Albania Rewrites Access Law; Changes Considered Positive

30 October 2014

A new Albania right to information law has been enacted that supporters called “groundbreaking.”

“At last, this reform brings the law on the right to information to the level of advanced legislation in the region and beyond,” said Darian Pavli, senior attorney at the Open Society Justice Initiative in a statement that also credited lobbying by the Center for the Development and Democratization of Institutions (CDDI).

“What remains to be seen is whether the legal reform will also put an end to the lethargy of the Albanian political class in the area of transparency,” said Pavli.

The groups said, “Some of the far-reaching changes introduced by the new law are the following:

–       Setting up a new body, charged with supervising and monitoring compliance with the new law: the existing Commissioner for the Protection of Personal Data is vested with extensive competences and disciplinary powers and is renamed to Commissioner for the Right to Information and Protection of Personal Data.

–       New, shorter deadlines: the deadlines for responding to requests are shortened to 10 days.

–       Proactive dissemination of information: public authorities are now obliged to make certain categories of information available proactively.

–       Introduction of a more extensive definition of the term public information: under the new law, public information is defined as any data registered in any form and format, maintained by a public authority.

–       Introduction of a more extensive definition of the term public authority: under the new law, the term is extended and now encompasses commercial companies where the state holds the majority of shares, as well as any physical or legal entity that exercises public functions in areas such as education, health, energy, and telecommunications.

–       Ensuring a more effective response to information requests: under the new law, every public authority is obliged to designate a Coordinator for the Right to Information whose task will be to supervise the authority’s responses to information requests.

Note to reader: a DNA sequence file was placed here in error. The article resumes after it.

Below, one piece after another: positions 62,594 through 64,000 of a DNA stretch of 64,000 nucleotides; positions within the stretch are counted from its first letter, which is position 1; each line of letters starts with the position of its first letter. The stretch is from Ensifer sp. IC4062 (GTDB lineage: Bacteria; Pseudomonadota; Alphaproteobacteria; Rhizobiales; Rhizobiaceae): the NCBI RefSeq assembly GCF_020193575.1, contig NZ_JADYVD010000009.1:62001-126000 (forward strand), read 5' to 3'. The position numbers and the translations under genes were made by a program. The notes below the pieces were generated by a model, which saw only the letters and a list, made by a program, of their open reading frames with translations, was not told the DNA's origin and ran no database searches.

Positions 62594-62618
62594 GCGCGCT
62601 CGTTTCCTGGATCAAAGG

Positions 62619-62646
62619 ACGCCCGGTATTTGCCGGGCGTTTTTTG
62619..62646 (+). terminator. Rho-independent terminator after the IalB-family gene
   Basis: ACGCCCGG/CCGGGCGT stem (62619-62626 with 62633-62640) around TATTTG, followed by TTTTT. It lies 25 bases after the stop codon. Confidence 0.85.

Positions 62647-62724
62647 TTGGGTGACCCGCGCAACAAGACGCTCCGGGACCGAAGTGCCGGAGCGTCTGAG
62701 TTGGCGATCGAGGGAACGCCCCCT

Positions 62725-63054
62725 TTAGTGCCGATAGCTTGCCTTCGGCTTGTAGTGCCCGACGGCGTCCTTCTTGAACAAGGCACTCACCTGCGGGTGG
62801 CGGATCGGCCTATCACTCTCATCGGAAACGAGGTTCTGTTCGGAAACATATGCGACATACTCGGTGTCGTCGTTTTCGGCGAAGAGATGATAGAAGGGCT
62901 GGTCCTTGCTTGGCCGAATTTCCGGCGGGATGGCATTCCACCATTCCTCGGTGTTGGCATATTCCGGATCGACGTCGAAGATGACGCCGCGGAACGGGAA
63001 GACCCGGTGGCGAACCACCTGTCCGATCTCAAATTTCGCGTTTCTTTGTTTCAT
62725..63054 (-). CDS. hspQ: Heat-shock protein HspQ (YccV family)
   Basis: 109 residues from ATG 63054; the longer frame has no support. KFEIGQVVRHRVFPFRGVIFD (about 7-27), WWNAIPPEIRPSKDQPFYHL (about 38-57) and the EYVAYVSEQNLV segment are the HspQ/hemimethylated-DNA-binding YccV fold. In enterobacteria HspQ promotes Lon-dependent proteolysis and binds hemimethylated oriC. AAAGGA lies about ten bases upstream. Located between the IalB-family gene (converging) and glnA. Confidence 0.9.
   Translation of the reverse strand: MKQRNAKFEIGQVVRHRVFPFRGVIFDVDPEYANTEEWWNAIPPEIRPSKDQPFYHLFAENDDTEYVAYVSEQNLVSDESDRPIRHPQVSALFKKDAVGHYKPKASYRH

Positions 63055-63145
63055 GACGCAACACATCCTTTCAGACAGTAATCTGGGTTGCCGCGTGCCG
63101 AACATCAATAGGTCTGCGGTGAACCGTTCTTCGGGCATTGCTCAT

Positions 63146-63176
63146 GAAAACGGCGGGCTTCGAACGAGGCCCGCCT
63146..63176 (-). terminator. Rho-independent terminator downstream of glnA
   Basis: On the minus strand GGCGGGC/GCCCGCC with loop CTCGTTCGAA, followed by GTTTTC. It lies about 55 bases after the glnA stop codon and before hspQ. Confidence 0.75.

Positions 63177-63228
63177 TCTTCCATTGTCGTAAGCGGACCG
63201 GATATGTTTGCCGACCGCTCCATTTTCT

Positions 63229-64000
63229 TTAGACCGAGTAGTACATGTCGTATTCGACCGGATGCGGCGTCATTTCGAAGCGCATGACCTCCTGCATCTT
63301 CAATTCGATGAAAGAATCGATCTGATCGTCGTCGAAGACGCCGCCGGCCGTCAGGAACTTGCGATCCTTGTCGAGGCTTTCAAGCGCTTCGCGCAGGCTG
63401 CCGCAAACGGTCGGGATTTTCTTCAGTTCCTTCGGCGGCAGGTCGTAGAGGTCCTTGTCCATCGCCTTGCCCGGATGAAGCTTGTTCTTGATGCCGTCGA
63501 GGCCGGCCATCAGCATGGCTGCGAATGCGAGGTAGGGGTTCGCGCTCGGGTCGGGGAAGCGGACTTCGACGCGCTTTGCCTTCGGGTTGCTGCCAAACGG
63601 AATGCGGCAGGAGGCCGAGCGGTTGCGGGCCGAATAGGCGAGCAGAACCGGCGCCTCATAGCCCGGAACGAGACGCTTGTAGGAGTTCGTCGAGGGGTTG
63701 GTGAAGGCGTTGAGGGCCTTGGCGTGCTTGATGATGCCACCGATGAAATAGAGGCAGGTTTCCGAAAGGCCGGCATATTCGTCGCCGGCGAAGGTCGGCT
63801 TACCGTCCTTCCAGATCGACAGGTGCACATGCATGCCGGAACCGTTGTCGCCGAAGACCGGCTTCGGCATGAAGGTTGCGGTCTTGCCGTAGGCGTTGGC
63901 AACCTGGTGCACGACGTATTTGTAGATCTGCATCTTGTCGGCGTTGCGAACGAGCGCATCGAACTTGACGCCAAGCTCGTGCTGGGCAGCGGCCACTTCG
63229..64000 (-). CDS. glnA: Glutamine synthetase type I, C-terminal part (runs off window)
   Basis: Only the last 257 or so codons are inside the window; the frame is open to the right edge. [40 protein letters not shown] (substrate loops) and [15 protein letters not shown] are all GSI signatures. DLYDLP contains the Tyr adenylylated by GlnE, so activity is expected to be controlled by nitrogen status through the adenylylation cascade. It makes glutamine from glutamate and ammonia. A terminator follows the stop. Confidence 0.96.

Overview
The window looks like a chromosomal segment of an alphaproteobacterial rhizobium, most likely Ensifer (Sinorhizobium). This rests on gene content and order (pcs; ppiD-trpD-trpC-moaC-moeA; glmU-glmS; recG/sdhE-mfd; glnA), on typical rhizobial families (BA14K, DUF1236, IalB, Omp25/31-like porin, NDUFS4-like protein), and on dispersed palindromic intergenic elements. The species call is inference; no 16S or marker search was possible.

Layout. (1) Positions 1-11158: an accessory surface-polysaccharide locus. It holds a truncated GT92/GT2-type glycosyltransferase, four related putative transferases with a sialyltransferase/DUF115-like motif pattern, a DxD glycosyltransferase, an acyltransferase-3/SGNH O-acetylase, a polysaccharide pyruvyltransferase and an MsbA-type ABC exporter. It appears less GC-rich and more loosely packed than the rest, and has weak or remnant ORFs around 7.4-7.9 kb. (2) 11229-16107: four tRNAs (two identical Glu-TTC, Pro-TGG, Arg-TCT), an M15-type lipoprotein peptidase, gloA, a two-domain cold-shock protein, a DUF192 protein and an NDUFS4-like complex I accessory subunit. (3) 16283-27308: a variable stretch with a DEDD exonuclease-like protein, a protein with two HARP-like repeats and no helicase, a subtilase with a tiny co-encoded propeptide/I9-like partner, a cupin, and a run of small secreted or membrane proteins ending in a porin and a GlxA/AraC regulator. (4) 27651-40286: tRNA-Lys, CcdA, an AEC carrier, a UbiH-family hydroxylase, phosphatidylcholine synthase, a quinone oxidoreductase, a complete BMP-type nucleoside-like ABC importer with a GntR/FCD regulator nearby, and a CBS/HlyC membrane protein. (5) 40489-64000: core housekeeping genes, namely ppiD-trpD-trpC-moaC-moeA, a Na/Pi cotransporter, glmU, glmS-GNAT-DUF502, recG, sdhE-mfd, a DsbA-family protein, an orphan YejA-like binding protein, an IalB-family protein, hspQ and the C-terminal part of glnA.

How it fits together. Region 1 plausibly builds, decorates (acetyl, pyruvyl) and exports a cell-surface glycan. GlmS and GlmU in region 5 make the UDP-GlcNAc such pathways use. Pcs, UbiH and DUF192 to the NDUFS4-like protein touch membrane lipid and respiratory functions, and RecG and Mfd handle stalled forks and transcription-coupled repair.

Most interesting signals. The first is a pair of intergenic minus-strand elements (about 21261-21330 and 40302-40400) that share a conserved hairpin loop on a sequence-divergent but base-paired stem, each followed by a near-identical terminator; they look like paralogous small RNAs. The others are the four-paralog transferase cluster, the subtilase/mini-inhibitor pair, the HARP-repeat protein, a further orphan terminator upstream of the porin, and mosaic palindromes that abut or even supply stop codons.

–       Introduction of dissuasive sanctions for failure to respect the right to information: the new law provides for heavy administrative sanctions, in the form of monetary fines, for officials violating the provisions of the law.

Andi Dobrushi, Executive Director of the Open Society Foundation for Albania, praised the cooperation among the different civil society actors, interest groups and state institutions.

Law No. 119/2014, which replaces a 1999 law, was adopted by Parliament Sept. 18, published in the Official Gazette Oct. 17 and will enter into force 15 days after its publication.

Dorian Matlija, a lawyer from the Res Publica centre in Tirana, was quoted in Balkan Insight as saying that the new law will speed up access to official documents and government data.

Matlija said the new law shortened the deadlines, speeded up the complaints process and instituted fines for officials who refuse information requests. The article says the new law “will also include a number of new concepts in regard to freedom of information requests, including reclassification of secret documents, and release of partial information and through maximal use of information technology.”

Gent Ibrahimi, a legal expert who participated in the drafting of the law, is quoted on the importance of introducing the concept of personal responsibility in the decision-making process of public officials. “Our legal and administrative culture is such that officials only implement what is prescribed by letter in the law – and this bill provides just that,” Ibrahimi said. “The sanctions prescribed in the law are a first for Albanian legislation,” he added.

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